Mariners, Angels Make Dueling Trades for Bonus Money in Pursuit of Ohtani

This Shohei Ohtani business just keeps getting curiouser and curiouser. As of Tuesday evening, it was thought that Ohtani had only hosted six teams and would be holding his meeting with the Padres, the last of the seven teams on his list, on Wednesday. But Jeff Passan tweeted mid-Wednesday afternoon that the final meeting had actually taken place Tuesday night.

With me so far? Basically, no one really knows what is going on.

There was very little news following Passan’s nugget, but then all hell started breaking loose among two of the three suitors with more than the $300,000 spending cap. Here’s the nutshell version:

To quote Dana Carvey’s version of Johnny Carson (sorry, under-40 crowd), this is some weird, wild stuff. I can’t figure out whether it means the two teams in question have been informed that they’ve moved on to the next round and they’re simply preparing themselves, or whether Ohtani’s camp has actually told them to make their best offers.

But that all seems so strange given the very nature of Ohtani’s move to MLB, which hasn’t been at all predicated on money. The man is giving up hundreds of millions of dollars rather than wait two years and four of his seven finalists — the Cubs, Dodgers, Padres, and Giants — are hard-capped by a $300,000 bonus restriction. To make it about the money now seems insanely petty, especially when we’re only talking about a million dollars. Or $235,000, which is the difference between the Mariners and Angels.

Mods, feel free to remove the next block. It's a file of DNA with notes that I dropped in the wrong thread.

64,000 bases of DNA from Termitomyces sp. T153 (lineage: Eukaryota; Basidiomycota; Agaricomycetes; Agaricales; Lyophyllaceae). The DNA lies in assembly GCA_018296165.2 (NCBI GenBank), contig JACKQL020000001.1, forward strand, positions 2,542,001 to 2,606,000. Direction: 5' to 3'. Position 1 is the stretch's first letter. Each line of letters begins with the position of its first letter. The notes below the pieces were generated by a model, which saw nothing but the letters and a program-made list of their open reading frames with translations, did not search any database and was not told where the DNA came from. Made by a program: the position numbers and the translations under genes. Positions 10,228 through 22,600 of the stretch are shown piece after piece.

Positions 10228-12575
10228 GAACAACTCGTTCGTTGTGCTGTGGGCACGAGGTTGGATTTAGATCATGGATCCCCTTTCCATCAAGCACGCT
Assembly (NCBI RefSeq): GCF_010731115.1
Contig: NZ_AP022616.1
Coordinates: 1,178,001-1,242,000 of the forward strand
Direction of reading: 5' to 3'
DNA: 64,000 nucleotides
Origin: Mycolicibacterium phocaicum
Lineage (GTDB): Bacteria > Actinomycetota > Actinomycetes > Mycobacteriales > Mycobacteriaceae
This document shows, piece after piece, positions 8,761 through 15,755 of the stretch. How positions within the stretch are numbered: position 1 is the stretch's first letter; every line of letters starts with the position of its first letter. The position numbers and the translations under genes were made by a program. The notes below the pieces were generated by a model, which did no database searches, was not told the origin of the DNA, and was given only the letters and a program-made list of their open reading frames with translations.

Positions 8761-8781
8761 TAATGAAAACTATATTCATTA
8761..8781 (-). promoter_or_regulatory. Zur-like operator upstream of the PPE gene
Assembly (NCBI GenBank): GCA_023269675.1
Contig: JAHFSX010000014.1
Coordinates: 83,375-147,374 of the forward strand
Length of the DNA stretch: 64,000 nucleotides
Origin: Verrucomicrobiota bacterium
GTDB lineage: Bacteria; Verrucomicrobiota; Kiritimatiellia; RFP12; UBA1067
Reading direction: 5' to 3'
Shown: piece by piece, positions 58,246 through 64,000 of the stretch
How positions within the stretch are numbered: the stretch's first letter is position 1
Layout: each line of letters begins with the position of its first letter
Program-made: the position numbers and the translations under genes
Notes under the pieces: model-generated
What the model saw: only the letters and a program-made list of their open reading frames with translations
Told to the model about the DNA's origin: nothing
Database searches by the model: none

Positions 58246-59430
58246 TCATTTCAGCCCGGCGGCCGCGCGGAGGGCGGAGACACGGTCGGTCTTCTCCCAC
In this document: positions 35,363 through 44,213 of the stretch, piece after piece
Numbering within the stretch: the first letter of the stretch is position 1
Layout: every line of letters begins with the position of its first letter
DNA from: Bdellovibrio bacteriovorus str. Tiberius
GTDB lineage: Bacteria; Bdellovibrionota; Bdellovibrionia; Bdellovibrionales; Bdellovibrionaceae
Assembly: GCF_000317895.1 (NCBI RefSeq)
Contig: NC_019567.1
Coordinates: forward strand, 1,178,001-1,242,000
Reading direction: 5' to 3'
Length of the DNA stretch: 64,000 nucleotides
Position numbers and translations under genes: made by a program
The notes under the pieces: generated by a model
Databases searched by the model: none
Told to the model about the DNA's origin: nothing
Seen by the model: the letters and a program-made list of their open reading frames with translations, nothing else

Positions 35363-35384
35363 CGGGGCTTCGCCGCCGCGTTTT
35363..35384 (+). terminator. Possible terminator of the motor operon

Except that was the gap in their bonus pools prior to the twin Twins trades, so there was really no advantage gained. In that, this has the feeling of a poker game in which one player is calling the other’s bluff. One of them is going to lose out on both Ohtani and a highly drafted player.

I joked that the Twins were like that guy in a fantasy league who misses the playoffs and drops all the good players on his roster into the free agent pool for anyone else to grab. It’s a crude analogy, but fits for the idea of the pool money they’d presumably saved for Ohtani now being fungible. In the end, they came out big winners by picking up a pair of prospects.

At this point, no one has any clue as to what in the blue hell is going on, but I can tell you this: I’m actually going to be disappointed when it’s over. This whole thing has been like a TV series that you fall in love with and binge-watch. Getting to the end is bittersweet because you know you can’t follow it any longer. And then comes word that the main character has been spun off into a new show and you’re just hoping it lives up to the hype.

It’s kinda like Frasier after Cheers. Which, hey, didn’t that take place in Seattle?

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